I’ve written ad nauseam about the importance of the yen carry trade to the stock “market” since October 2011. Put simply, a rising USDJPY (weaker yen) lifts stocks. A falling USDJPY causes corrections. It’s really as simple as that, though there are plenty of nuances.
One of the most important nuances is the price of oil which, to a country like Japan that imports most of its energy needs (even before it shut down its nuclear plants), is driven higher by a weaker yen.
Higher oil prices cause undesirable inflation, which further pressures struggling Japanese taxpayers – both corporations and individuals.
One of my more outlandish theories advanced back in March [see: Those Wacky Central Bankers] suggests that oil’s price crash over the past year was engineered in order to induce Japan to further weaken the yen. The chart below clearly shows that oil broke trend line support at exactly the same time (August 19, 2014 – the white arrows) that the USDJPY broke out from an 8-month old triangle.
As everyone knows, correlation isn’t causation. But, suppose the BoJ were hesitant to visit more inflation on their citizenry. Wouldn’t the promise of a 2/3 drop in the price of oil help grease the skids?
Keen market observer Eric Hunsader of Nanex has frequently written about the spoofing going on in the oil market. Spoofing involves placing and quickly cancelling a barrage of orders — usually within a fraction of a second — in order to convince market participants that a certain depth of buy/sell orders exists.
One instance on January 9 [reposted on Zerohedge] detailed 69 100-lot orders spoofed during a 45-minute period. Suffice it to say, it’s no more difficult to manipulate the oil market than it is the stock market.
When USDJPY reached the .618 Fib at 120.11 (its most serious overhead resistance) in December, it faltered. Per the rules of Harmonics, a reversal would have been normal after recovering 61.8% of its drop from 147 in 1998 to 75 in 2011.On Dec 5, the day that USDJPY reached 120.11, SPX began a 107-point (5%) drop. The drop bottomed out on Dec 15, which not so coincidentally is the day that USDJPY reversed and headed back to 120.11. Guess what else happened?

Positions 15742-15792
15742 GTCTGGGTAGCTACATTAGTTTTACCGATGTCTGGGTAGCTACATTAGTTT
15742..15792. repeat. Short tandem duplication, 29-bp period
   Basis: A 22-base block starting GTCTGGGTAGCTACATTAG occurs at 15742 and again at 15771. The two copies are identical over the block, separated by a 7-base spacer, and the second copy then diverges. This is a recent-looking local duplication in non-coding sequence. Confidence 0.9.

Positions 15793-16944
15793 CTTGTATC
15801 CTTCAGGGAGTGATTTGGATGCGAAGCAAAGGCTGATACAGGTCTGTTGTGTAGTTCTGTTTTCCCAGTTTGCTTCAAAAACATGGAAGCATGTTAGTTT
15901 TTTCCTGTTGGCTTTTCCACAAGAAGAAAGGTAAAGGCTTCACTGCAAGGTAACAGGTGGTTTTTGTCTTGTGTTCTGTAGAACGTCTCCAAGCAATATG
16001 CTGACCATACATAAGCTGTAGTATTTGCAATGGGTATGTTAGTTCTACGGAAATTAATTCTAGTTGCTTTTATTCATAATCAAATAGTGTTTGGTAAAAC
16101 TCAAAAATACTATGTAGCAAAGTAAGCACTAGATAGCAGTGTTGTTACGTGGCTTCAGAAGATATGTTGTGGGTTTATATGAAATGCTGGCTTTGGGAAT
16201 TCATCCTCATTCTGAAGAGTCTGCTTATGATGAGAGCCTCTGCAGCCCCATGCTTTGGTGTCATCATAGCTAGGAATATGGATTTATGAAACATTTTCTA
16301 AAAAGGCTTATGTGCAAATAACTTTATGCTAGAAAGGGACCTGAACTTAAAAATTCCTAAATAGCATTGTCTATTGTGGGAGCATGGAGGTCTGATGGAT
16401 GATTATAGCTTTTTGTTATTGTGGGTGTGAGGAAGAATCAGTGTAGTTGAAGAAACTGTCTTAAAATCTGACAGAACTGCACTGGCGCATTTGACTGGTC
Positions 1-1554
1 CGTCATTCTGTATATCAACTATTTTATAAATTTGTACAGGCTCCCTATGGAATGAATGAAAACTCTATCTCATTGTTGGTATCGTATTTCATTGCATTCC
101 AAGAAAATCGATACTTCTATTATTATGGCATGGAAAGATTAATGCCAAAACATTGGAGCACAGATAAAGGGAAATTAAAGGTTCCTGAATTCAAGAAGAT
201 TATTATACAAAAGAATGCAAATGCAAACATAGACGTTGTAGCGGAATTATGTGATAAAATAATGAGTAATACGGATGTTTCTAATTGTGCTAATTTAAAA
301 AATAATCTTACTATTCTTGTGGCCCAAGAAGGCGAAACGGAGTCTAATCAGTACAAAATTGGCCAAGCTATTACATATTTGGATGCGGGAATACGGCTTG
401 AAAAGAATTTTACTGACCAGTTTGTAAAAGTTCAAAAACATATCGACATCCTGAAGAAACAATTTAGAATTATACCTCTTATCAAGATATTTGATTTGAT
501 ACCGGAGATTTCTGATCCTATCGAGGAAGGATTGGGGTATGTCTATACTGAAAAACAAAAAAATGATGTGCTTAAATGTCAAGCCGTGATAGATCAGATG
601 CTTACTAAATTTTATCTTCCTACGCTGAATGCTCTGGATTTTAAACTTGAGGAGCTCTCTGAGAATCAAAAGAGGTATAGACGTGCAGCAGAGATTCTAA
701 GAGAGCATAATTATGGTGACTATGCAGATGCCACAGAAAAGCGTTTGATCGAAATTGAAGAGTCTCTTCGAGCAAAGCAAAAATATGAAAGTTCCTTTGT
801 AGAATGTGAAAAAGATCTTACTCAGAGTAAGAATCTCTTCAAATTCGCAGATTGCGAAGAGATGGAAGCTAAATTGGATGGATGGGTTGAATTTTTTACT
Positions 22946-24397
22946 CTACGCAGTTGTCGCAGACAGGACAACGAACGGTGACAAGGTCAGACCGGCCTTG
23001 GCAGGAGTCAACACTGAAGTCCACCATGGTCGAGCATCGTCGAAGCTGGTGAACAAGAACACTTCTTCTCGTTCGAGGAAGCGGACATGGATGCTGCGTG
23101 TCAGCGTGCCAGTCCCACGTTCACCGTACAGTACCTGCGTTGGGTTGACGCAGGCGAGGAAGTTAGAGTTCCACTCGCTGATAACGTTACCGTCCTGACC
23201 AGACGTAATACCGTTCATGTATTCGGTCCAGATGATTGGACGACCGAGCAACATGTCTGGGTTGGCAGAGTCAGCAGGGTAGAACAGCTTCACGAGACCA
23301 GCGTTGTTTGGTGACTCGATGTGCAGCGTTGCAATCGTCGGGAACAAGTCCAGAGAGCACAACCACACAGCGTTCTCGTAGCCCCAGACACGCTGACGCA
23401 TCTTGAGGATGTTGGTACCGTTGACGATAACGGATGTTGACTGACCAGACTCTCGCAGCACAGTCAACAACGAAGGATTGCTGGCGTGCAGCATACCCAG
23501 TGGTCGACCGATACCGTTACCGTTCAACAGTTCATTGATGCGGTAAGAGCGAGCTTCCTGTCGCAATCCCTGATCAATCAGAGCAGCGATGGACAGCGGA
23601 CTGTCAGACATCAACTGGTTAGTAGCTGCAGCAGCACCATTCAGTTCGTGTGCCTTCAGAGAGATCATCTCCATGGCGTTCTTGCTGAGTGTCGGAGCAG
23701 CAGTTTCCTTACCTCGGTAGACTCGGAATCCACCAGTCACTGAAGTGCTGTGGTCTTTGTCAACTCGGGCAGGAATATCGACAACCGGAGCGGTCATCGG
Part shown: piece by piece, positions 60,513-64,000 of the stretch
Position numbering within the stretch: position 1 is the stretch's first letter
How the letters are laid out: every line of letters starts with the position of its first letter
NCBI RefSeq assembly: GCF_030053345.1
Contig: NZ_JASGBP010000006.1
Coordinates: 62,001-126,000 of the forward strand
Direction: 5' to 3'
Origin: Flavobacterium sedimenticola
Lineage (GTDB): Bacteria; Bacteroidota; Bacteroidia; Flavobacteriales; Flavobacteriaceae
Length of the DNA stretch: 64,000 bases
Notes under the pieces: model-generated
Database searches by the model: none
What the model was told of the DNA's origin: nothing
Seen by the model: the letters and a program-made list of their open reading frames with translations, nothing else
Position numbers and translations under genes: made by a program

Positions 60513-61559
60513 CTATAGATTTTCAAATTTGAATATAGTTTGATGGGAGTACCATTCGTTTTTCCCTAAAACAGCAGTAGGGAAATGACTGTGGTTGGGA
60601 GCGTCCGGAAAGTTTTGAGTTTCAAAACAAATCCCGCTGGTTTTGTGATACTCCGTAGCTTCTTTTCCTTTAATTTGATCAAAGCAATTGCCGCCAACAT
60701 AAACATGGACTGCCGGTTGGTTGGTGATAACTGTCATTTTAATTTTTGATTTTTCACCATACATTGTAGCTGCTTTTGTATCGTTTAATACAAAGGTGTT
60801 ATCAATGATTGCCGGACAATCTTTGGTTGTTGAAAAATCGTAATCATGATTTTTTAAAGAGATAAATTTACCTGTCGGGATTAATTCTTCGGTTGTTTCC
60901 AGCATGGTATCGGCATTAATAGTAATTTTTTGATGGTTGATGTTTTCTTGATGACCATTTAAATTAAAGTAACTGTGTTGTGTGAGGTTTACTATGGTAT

Gold stars for everyone who said “oil dropped again.” In fact, it dropped another 18% over the next 3 months. On the day that we called the bottom in oil [see: Update on Oil Mar 17, 2015] USDJPY committed the faux pas of dipping back below 120.11, and failing to recover until mid-May.
Stocks didn’t much care for this irresponsible behavior, so they did the same – bouncing sideways until USDJPY topped 120.11 again, in a halfhearted and quick-to-fail bounce that couldn’t overcome the huge Butterfly Pattern [see: The Last Big Butterfly] completion at 2138.04.
SPX maxed out at 2134.72 and it’s been all downhill since. As the chart above shows, things have gotten especially ugly each time USDJPY dipped below 120.11 (as well as key moving averages.) Today’s cratering was the latest and greatest example.
But, the S&P 500 isn’t what keeps Haruhiko Kuroda awake at night. It’s the $666 billion equity portfolio that’s concentrated in Japanese stocks that, between them, the BoJ and GPIF own. It’s about 14% of Japan’s GDP. So, when the Nikkei was off by 18% ($120 billion) from its highs last Monday, Haruhiko was staring down the barrel of a 2.4% GDP haircut. [see: Japan’s Equity Trap.]
Odds are, the prospect of that kind of loss got his attention — just like the 31% increase in oil prices over the past week did. Energy imports were about 55% (about $70 billion) of Japan’s trade deficit over the past year. That 31% increase, were it to hold, would equate to roughly $21 billion — an ongoing 1/2% hit to GDP. Another tax, as it were.Clearly, Abe and Kuroda are faced with some tough choices:
- devalue the yen further, keeping the yen carry trade alive and saving their massive stock portfolio (not to mention their jobs)… but, at the cost of much higher energy expenses for businesses and consumers
- let the yen appreciate, and thereby keeping energy costs affordable…but, at the cost of massive losses in the markets
Luckily for them, they have friends like the Fed, the ECB and the BOE who are more than willing to help. Suppose, for instance, the other central banks came to them with a third option?
Suppose they offered to help keep oil affordable…as long as Japan did its part to keep the yen carry trade alive?
Sure, Mrs. Watanabe will pay more for fresh food, but at least her stock portfolio won’t go all Fukushima on her. And, government employees might even be able to collect a little something from the GPIF come retirement time.
It’s not a permanent solution, as Japan is technically bankrupt and this only postpones the inevitable. But, that’s what central bankers do best, right? If Japan can’t do the right thing, well…we might just have a few more days like today. And, that would be a shame…
In my opinion, it’s an offer Japan can’t refuse.